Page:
[The Clothiers' Proposal,] To Satisfy the Woollen-Drapers in the Water-Measure of Cloth. With Some Farther Overtures, for the Benefit and Improvement of the Woollen Manufactury of this Kingdom. Humbly Offered to the Parliament of Great Britain
[London]: 1714. Broadsheet. p. plus printed docket title on verso. Disbound. Small folio. Early folds and early stab holes in left margin. Trimmed close, with loss of almost all the first line of caption title. Minor foxing.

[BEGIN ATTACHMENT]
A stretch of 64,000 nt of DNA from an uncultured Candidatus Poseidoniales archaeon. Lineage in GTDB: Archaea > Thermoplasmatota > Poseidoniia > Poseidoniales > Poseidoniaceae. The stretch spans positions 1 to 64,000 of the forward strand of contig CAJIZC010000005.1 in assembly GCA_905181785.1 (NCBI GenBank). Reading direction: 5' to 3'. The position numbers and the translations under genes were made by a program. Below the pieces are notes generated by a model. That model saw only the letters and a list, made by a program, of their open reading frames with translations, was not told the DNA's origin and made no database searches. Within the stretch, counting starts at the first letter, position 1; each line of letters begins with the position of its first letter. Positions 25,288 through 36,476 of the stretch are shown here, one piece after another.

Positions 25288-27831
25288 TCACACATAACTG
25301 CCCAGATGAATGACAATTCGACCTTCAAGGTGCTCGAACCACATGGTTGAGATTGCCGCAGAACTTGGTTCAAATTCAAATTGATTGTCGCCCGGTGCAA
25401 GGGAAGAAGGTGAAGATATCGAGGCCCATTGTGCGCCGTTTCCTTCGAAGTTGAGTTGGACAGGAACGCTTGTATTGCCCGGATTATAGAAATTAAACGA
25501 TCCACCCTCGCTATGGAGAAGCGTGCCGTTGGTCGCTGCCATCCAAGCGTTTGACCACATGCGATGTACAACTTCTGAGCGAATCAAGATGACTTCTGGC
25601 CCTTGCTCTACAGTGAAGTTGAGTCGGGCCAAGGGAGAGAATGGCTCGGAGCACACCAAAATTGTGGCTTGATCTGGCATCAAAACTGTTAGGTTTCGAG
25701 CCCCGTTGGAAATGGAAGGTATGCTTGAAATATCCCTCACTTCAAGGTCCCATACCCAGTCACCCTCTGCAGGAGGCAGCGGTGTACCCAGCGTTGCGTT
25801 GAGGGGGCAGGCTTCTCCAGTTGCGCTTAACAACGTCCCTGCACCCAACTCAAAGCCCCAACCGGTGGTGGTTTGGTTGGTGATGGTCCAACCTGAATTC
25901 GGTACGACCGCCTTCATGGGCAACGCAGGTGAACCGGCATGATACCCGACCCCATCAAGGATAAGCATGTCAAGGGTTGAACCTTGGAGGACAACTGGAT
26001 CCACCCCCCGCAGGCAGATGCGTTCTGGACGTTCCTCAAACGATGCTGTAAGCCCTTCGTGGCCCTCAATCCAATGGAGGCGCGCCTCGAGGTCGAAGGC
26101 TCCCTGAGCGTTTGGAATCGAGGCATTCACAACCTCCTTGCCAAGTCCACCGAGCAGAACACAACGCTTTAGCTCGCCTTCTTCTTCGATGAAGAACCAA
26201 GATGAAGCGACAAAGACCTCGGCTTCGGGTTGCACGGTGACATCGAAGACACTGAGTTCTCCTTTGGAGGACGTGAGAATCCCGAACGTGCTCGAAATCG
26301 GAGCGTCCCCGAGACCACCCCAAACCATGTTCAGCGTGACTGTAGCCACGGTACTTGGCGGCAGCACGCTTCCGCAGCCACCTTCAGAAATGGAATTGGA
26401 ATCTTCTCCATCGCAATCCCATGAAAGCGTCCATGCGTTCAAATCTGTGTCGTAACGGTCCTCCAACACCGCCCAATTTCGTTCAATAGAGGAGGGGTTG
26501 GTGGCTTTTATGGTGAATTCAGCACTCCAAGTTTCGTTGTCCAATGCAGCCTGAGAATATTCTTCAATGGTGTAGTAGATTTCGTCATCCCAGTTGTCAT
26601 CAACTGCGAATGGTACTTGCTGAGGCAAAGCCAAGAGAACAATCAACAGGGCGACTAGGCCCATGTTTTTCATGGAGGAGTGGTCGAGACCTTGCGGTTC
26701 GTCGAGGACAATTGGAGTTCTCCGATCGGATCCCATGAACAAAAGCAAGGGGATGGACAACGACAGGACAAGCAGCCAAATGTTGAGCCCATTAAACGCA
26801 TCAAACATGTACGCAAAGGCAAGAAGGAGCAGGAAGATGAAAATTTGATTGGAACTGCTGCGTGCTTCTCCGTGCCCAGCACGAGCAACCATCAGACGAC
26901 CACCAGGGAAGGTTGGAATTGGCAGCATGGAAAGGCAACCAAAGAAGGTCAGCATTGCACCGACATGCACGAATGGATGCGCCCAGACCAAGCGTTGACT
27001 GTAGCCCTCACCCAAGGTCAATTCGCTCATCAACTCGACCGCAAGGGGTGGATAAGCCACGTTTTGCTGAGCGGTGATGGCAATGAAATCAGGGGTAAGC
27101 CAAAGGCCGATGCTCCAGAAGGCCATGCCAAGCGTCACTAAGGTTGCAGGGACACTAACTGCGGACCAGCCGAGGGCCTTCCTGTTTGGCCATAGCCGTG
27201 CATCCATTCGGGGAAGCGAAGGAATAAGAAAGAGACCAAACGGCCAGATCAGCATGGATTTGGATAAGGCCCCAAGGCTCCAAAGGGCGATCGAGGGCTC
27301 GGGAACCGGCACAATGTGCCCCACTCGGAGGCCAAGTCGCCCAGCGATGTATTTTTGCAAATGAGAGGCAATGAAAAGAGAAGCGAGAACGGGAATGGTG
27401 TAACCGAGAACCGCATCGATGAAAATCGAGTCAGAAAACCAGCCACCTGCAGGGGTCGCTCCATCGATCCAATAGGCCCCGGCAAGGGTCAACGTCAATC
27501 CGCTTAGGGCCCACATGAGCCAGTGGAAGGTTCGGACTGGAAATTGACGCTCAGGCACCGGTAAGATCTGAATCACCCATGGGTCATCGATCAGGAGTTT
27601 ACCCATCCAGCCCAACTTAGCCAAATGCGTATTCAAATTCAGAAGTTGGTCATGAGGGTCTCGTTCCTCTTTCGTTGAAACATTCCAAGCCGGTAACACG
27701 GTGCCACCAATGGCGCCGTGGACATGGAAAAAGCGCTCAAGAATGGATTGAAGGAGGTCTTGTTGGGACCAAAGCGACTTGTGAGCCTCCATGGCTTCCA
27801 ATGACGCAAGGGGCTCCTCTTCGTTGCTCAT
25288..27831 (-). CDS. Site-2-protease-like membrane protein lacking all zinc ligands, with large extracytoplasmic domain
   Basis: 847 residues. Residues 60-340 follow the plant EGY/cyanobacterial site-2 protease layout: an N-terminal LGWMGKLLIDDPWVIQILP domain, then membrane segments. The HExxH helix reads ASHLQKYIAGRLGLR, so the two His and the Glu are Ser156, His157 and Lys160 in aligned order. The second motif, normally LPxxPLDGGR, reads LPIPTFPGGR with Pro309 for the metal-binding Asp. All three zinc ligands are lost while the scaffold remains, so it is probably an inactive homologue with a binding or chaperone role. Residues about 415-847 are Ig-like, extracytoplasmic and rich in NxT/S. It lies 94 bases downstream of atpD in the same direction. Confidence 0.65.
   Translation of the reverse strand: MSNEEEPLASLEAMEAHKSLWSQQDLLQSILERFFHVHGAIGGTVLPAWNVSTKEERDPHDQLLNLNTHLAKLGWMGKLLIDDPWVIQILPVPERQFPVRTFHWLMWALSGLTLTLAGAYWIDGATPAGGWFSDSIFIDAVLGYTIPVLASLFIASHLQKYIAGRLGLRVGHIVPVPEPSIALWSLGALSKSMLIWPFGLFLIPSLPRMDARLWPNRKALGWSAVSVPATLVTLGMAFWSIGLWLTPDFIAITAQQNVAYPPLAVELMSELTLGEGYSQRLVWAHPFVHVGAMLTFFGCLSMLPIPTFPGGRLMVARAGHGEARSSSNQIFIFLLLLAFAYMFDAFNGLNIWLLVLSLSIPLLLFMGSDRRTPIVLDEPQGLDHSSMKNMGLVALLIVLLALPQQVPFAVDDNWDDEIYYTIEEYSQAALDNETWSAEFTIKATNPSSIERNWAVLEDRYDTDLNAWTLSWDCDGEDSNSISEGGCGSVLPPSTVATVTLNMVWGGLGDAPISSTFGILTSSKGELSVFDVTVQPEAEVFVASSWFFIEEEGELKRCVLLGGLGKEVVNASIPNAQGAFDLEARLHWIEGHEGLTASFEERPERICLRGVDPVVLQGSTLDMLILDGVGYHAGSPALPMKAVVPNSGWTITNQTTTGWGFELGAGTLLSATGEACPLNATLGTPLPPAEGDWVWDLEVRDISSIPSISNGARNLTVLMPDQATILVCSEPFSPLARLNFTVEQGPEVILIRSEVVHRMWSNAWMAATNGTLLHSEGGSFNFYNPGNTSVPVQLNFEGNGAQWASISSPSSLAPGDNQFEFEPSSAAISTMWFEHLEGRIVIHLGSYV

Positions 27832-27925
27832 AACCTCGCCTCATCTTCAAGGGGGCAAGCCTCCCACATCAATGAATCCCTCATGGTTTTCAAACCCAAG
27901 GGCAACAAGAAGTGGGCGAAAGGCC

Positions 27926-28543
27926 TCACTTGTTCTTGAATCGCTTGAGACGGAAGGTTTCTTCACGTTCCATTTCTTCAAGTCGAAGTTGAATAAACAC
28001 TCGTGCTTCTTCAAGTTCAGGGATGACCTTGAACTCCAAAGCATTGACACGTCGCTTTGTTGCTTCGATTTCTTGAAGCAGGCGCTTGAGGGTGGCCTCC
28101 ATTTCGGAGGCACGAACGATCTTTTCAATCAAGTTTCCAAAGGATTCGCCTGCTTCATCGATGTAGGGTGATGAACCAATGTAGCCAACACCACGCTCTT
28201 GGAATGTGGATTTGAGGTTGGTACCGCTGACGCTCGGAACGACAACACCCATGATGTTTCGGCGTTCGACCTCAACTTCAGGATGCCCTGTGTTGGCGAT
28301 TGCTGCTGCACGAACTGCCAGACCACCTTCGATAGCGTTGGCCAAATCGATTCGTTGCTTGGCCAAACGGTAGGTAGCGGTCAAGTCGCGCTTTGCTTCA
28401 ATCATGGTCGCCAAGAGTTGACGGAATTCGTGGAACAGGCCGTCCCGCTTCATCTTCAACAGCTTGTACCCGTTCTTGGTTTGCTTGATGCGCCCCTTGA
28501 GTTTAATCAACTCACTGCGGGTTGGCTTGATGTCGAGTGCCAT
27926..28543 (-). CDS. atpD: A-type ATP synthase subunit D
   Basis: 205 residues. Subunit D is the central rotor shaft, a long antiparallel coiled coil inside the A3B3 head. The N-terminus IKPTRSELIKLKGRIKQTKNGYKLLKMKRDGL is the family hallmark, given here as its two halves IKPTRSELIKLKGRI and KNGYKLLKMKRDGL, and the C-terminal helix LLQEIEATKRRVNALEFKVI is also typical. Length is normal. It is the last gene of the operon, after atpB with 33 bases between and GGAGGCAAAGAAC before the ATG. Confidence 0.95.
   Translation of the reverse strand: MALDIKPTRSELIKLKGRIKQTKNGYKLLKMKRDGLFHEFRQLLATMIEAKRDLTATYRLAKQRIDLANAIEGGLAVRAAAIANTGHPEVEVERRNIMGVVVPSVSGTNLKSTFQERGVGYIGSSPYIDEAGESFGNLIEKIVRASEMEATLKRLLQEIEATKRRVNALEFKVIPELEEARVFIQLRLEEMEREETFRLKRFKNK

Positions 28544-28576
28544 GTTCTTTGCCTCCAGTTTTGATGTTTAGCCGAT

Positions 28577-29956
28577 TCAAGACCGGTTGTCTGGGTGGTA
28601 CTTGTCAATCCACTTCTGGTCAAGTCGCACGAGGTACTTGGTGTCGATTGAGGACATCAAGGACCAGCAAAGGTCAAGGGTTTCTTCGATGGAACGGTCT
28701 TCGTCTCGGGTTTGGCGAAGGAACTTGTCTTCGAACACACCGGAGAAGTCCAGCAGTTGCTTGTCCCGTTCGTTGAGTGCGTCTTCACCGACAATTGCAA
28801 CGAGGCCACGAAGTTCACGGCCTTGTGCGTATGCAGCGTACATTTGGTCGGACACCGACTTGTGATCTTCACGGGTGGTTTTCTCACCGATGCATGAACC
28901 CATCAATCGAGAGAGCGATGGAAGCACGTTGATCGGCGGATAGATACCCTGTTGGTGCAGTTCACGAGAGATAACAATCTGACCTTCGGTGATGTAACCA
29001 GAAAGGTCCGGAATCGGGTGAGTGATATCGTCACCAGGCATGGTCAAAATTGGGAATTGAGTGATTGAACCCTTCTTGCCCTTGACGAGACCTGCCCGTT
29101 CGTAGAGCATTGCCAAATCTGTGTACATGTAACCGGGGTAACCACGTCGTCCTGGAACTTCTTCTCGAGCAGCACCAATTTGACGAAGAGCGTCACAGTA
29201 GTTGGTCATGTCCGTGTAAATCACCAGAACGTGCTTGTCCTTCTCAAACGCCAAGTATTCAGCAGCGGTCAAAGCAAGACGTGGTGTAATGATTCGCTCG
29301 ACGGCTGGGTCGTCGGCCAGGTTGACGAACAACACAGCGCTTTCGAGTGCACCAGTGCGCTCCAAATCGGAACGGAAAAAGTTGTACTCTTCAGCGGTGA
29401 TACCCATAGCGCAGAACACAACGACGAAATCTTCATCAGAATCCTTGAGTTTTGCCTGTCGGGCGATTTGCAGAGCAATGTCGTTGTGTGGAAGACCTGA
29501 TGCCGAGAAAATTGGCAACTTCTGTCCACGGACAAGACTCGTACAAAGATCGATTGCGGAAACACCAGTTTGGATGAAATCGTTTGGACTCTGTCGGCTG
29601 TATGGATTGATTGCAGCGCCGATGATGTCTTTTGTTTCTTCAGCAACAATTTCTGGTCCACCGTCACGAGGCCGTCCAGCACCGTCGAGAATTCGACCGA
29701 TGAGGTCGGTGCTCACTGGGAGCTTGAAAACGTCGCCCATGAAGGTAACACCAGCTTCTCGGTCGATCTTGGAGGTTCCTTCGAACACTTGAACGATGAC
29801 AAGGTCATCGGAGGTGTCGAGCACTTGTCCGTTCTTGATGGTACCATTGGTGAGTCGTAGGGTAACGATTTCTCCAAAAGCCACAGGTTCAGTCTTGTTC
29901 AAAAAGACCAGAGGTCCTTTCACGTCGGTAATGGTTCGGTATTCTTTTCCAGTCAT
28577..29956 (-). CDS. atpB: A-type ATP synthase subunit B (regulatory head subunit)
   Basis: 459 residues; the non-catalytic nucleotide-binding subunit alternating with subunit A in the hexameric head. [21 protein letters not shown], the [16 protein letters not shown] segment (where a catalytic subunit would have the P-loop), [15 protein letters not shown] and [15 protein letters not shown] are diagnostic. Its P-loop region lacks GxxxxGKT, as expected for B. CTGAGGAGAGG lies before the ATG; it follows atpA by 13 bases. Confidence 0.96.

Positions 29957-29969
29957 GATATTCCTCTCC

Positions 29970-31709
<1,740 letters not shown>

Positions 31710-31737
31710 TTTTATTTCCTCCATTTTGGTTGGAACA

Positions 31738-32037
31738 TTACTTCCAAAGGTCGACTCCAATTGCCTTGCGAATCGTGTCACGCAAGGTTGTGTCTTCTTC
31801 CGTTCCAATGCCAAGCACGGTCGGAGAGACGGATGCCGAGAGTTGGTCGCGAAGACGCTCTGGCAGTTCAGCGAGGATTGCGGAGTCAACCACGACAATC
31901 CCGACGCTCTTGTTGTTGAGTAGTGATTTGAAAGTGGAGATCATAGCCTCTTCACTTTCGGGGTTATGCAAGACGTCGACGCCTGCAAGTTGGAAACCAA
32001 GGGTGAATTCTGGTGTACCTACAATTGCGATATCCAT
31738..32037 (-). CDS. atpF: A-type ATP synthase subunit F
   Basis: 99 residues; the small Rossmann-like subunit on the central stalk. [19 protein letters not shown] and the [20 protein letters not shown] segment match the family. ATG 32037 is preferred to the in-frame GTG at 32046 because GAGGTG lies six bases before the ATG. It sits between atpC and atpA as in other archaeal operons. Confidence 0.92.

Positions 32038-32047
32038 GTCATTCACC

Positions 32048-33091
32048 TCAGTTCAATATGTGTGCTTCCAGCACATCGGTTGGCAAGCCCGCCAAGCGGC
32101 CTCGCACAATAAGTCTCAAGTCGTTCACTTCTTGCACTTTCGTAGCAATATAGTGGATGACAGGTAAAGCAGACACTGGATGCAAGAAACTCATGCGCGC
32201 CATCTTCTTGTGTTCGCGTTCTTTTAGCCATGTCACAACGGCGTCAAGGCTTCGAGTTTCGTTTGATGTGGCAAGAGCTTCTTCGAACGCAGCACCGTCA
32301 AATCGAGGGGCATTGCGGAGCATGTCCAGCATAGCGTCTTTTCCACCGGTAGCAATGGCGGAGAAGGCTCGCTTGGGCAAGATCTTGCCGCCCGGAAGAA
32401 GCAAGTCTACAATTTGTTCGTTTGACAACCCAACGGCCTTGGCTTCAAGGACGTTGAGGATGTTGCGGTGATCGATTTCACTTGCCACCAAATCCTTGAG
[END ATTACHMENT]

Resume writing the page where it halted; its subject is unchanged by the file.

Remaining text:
A scarce British leaflet petitioning Parliament for stricter measuring standards of cloth. The authors, writing on behalf of British woolen-drapers, ask that the French method of water measure replace the less accurate method of measuring cloth by the yard. Additional regulations relating to the industry are also requested, including the reinstatement of a requirement that "all Servant Maids, &c. be injoyned to wear the Woollen Manufactures of this Kingdom." The document, printed in the final year of Queen Anne's reign, is among the earliest examples of lobbying literature, which first began proliferating during the major changes in British government in the mid-1710s. ESTC records four copies, at the British Library, the Gloucestershire Record Office, Oxford, and the National Library of Wales.